Selling weed was Shawn MacAleese’s business, and for a while, business was good.
MacAleese, 29, estimates he handled hundreds of thousands of dollars in pot sales in just a few months working as a “budtender” at an illegal marijuana dispensary in Ottawa
‘We were basically cannon fodder.’ – Shawn MacAleese, former pot shop worker
The shop was owned by a B.C.-based company that had opened no fewer than seven storefront dispensaries in the nation’s capital by the summer of 2016.
What MacAleese didn’t understand was that working there could get him arrested and leave him facing more than a dozen serious drug charges — charges he’s still fighting a year and a half later.
MacAleese and nine other employees were swept up in a police raid targeting six Ottawa dispensaries on Nov. 4, 2016.
Since then, there have been at least two dozen more police operations aimed at shutting down illegal dispensaries in the city. The raids have yielded 170 charges against 45 people — all of them low-level employees like MacAleese.
Not a single dispensary owner has faced arrest. MacAleese said those charged have been abandoned by their employer, and most were forced to rely on legal aid.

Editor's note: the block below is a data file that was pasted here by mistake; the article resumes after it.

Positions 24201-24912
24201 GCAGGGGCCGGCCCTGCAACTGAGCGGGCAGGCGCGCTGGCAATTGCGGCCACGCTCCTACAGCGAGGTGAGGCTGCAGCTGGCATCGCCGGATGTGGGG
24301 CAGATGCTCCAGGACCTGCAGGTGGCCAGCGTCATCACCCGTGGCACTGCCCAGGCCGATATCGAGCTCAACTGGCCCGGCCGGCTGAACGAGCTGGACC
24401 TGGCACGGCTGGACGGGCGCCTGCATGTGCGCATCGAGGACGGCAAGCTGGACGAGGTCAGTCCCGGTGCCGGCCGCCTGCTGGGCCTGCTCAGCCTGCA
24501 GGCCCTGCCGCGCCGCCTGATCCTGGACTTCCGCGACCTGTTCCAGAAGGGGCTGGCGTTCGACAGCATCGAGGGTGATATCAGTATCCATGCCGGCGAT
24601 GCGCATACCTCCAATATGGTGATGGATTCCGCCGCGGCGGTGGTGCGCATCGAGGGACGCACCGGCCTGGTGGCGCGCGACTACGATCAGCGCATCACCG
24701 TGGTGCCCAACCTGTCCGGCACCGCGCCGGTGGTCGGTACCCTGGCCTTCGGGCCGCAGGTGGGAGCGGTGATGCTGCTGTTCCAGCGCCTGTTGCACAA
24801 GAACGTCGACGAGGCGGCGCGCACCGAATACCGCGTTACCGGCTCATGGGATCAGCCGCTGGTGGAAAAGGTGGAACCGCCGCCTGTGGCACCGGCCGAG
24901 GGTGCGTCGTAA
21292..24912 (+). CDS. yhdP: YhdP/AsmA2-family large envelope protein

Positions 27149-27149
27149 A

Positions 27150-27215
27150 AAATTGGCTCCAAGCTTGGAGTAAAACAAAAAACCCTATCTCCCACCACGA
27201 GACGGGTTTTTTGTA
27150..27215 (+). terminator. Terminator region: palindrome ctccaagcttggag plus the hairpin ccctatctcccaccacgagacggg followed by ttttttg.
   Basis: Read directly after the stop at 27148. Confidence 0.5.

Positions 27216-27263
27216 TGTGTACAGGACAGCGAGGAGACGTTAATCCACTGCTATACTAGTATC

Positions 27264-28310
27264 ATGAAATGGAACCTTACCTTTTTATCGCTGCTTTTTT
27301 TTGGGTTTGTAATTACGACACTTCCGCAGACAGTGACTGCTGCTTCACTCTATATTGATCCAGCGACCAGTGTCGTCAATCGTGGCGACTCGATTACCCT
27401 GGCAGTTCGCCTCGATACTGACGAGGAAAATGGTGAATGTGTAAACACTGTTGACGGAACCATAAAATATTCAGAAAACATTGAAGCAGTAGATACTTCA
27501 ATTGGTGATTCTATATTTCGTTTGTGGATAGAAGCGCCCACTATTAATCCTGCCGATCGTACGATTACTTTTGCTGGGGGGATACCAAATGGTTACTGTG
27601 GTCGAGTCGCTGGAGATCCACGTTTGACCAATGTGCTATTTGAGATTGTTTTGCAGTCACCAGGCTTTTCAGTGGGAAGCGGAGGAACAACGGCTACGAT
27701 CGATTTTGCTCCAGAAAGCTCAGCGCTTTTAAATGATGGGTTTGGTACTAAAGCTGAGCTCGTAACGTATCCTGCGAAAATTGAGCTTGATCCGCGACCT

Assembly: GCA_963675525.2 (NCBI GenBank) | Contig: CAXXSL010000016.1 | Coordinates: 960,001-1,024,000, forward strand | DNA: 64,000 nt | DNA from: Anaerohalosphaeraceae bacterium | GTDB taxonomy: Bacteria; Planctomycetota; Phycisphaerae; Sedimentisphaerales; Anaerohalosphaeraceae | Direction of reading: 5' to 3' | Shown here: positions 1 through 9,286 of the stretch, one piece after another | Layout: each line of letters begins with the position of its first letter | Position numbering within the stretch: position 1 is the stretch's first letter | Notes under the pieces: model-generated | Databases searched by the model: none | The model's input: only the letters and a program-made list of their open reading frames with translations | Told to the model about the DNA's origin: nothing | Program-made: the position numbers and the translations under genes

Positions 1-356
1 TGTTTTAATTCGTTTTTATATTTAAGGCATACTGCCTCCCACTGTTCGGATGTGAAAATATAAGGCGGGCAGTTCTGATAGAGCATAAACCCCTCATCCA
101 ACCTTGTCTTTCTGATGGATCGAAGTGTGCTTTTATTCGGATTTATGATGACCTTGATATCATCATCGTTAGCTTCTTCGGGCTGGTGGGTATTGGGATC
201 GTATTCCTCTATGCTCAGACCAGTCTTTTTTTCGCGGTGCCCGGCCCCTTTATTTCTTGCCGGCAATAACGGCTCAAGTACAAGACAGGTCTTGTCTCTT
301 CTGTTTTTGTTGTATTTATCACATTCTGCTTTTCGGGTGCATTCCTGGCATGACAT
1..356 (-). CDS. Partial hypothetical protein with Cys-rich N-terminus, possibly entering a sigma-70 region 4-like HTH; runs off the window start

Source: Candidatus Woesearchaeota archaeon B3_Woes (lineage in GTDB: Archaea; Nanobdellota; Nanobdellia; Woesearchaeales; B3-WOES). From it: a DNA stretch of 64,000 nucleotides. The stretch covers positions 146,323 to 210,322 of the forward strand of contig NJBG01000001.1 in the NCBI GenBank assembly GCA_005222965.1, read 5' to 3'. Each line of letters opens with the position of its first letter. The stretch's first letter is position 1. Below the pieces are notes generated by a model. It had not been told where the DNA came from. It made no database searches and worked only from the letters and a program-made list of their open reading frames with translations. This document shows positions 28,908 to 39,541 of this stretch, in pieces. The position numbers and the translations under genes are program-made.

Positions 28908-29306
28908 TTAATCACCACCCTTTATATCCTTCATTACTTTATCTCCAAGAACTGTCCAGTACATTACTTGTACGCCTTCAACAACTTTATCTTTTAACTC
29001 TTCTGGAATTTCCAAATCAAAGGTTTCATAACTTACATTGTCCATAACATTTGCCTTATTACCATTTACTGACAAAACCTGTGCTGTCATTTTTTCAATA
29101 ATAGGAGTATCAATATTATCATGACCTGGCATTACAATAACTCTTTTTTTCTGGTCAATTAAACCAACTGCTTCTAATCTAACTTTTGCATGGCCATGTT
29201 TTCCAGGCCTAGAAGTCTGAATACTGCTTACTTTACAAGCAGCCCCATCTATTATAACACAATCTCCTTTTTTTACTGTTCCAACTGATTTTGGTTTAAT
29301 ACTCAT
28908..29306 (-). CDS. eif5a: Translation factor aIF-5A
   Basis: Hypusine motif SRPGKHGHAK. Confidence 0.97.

“We were basically cannon fodder,” he said.
They were also easily replaced. A couple weeks after the raids the Ottawa stores re-opened with freshly hired workers behind the counter.
With talk of marijuana legalization in the air, illegal pot dispensaries started popping up in cities across the country following the election of the Liberal government.
Many of the dispensaries claim to cater to medical marijuana patients, but Health Canada regulations strictly limit sales of medicinal pot to registered users through licensed producers, delivered exclusively by mail.
On this fact the law is clear: the storefront dispensaries are illegal.
But in the summer of 2016, the potential consequences of working at one weren’t so clear to MacAleese, who answered a job ad on Kijiji and started working at Green Tree Medical Dispensary on St. Laurent Boulevard.
“It’s just something I came across and I thought, ‘Wow, this is what I’m looking for,” he recalled.
The owners of Green Tree operated a chain of pot shops across the country. In Ottawa, their holdings also included WeeMedical and Cannagreen.
MacAleese, who started at minimum wage, estimated each store was taking in between $6,000 and $17,000 a day.
“They made a lot of money.”
MacAleese said he met the shop’s owner only once, and had little contact otherwise.
The source of the pot supply remained a mystery. The drugs arrived in boxes reliably delivered by Canada Post, “the biggest drug dealer in the country,” MacAleese joked.
Fears of arrest were always brushed aside by managers at the store, MacAleese said.
“They said, ‘You didn’t have to worry about it.”
Police, their faces concealed by black balaclavas, stormed the shop on a Friday morning. They seized all the product on the shelves — pot, hashish, hashish oil and edible pot products — and emptied the tills.
At one location targeted in the coordinated raids, they even hauled away an ATM.